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SFI Colloquium: Diffusion of Microfinance

on February 3, 2013 - 11:31am

Matthew O. Jackson. Courtesy photo

SFI News:

SFI Colloquium features Matthew O. Jackson's talk on Diffusion of Microfinance at 3:30 p.m. Tuesday, Feb. 5 in the Noyce Conference Room at the Santa Fe Institute, 1399 Hyde Park Road in Santa Fe.

Jackson is a professor on the Department of Economics at Stanford University.

Abstract: We develop a new, simple model of word-of-mouth diffusion that we then fit to data that we collected in 43 rural villages in Karnataka in southern India. Based on this model we do several things.

First, we use it to derive a new measure of how central a given node is in a network: diffusion centrality. Second, we show that the diffusion centrality of those individuals informed first is a strong and significant predictor of the eventual participation in a microfinance program in these villages.

We also show that this centrality measure significantly outperforms other standard centrality measures, such as degree centrality, betweenness centrality, eigenvector centrality, and Bonacich centrality.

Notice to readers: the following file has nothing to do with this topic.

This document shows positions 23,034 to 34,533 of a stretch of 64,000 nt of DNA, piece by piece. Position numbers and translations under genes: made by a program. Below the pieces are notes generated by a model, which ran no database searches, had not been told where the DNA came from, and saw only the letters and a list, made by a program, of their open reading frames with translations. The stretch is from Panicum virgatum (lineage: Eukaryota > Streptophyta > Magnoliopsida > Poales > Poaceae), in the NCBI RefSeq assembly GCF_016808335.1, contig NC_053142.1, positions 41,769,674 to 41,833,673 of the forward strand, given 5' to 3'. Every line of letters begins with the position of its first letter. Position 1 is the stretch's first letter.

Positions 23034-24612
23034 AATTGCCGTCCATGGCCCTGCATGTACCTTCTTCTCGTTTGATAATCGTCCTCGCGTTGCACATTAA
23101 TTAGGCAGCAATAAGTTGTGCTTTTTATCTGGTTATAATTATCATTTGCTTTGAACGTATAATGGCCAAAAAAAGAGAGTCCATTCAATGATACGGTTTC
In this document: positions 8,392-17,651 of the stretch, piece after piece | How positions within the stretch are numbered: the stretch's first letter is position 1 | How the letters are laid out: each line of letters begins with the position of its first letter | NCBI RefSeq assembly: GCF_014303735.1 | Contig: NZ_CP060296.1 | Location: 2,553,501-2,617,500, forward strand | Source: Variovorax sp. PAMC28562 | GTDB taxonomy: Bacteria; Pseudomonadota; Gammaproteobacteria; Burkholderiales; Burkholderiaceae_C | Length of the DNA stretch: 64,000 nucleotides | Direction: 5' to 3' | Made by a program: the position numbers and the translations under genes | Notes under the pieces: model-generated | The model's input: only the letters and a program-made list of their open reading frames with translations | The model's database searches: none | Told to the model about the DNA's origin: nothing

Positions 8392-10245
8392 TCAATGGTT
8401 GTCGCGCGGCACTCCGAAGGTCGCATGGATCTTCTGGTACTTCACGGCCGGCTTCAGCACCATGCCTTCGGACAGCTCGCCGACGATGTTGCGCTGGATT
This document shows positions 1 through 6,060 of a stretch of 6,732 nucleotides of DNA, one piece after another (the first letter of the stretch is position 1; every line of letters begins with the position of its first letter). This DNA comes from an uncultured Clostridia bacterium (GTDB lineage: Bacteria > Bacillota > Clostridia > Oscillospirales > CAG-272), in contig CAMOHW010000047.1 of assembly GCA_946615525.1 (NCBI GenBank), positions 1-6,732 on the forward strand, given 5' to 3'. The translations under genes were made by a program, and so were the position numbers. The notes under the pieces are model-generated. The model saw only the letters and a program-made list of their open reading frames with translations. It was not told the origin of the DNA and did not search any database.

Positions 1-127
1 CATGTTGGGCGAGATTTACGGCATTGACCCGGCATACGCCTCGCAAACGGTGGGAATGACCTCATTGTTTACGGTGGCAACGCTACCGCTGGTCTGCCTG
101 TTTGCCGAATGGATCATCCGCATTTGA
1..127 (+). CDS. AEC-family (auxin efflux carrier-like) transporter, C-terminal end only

Fitting the model to the village data allows us to (i) infer relative roles of basic information transmission versus other forms of peer influence, and (ii) distinguish information passing by participants and non-participants. We find that participants are significantly more likely to pass information on to friends

and acquaintances than informed non-participants. However, information passing by non-participants is still substantial and significant, accounting for roughly one-third of eventual informedness and participation.

We also find that, once we have properly conditioned on an individual being informed, her decision to participate is not significantly affected by the participation of her acquaintances.

Editor's note: The Santa Fe Institute is a nonprofit research center located in Santa Fe, New Mexico. Its scientists collaborate across disciplines to understand the complex systems that underlie critical questions for science and humanity. The Institute is supported by philanthropic individuals and foundations, forward-thinking partner companies, and government science agencies.

 


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